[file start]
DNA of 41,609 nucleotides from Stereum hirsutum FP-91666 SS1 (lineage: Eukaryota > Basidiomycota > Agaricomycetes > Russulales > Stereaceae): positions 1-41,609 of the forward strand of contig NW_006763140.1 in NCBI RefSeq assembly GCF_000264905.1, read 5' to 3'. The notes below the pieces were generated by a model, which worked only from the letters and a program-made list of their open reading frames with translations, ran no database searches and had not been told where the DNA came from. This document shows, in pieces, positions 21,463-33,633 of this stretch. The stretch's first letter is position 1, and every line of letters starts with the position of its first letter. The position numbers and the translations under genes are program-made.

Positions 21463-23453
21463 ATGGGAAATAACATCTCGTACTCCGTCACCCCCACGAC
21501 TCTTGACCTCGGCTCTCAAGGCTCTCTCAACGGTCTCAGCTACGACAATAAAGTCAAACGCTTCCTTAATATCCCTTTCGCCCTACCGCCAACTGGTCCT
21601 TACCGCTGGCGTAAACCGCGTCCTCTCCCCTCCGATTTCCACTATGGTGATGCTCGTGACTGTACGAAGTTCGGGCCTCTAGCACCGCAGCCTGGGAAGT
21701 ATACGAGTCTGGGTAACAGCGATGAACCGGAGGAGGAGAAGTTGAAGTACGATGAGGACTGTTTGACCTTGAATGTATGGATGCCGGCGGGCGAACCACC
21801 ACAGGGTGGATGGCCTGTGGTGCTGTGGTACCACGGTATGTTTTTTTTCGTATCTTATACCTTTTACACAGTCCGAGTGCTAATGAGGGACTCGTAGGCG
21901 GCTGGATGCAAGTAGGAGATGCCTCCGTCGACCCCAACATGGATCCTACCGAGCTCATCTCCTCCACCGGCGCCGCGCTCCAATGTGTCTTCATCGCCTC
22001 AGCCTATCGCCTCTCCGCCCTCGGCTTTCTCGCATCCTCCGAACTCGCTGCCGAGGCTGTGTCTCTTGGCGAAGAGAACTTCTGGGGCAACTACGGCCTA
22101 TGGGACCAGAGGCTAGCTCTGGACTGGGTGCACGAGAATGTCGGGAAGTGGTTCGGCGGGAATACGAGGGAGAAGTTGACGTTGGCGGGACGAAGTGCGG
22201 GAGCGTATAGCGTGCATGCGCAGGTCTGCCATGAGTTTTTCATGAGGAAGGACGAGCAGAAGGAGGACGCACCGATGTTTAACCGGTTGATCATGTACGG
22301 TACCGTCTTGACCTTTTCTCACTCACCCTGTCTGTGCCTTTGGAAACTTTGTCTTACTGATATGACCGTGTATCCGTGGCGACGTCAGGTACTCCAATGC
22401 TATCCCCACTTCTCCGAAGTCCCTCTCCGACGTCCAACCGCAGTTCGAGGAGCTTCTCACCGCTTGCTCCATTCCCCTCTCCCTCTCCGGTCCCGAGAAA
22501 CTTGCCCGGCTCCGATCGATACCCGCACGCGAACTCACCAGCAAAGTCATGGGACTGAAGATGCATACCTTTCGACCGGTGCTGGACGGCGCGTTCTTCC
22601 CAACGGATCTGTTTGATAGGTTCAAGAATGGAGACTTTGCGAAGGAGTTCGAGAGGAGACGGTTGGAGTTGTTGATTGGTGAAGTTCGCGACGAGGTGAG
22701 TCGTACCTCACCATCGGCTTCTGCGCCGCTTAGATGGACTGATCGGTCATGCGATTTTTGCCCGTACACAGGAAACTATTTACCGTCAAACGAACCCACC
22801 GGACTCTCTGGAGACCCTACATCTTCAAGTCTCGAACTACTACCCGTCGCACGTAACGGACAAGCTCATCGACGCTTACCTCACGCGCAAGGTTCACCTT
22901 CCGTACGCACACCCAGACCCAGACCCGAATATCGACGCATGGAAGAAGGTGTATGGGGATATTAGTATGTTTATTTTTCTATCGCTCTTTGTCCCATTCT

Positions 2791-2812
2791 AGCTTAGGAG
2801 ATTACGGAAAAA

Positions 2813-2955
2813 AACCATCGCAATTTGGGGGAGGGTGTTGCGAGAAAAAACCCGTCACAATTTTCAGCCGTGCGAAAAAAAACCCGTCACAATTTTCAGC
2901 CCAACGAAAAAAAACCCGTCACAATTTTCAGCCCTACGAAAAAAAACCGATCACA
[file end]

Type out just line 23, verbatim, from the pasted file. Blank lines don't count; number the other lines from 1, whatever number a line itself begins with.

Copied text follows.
2813 AACCATCGCAATTTGGGGGAGGGTGTTGCGAGAAAAAACCCGTCACAATTTTCAGCCGTGCGAAAAAAAACCCGTCACAATTTTCAGC